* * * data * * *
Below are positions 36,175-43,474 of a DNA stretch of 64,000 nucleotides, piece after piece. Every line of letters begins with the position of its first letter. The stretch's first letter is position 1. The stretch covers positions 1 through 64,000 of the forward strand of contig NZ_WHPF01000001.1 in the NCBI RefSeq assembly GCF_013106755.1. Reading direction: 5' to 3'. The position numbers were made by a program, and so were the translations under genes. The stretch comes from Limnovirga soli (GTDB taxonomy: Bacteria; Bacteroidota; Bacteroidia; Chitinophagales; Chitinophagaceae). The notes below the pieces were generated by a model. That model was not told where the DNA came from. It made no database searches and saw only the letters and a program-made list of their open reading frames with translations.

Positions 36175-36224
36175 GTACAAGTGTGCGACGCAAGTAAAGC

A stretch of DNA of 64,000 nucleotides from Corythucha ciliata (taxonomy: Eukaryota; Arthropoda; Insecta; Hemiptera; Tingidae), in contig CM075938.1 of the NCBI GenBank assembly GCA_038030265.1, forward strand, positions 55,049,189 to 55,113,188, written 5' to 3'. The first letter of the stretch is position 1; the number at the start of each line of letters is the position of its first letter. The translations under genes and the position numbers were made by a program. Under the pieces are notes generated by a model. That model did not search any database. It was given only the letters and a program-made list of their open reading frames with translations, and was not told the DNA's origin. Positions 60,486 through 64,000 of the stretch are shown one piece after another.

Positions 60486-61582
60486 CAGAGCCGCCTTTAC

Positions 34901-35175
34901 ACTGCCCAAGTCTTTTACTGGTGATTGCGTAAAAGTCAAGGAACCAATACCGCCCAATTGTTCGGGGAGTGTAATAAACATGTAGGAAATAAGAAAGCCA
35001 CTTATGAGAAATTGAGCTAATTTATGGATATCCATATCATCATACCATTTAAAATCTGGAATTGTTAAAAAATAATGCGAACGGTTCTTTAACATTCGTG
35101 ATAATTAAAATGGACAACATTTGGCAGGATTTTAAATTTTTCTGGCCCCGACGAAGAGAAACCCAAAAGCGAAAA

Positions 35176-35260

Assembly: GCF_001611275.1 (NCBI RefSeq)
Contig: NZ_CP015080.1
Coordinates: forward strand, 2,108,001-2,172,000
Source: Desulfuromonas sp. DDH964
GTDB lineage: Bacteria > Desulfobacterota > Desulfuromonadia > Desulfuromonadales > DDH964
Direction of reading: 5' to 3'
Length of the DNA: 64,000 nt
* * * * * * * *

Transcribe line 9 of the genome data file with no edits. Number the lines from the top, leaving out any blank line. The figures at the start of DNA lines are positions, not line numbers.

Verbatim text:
35001 CTTATGAGAAATTGAGCTAATTTATGGATATCCATATCATCATACCATTTAAAATCTGGAATTGTTAAAAAATAATGCGAACGGTTCTTTAACATTCGTG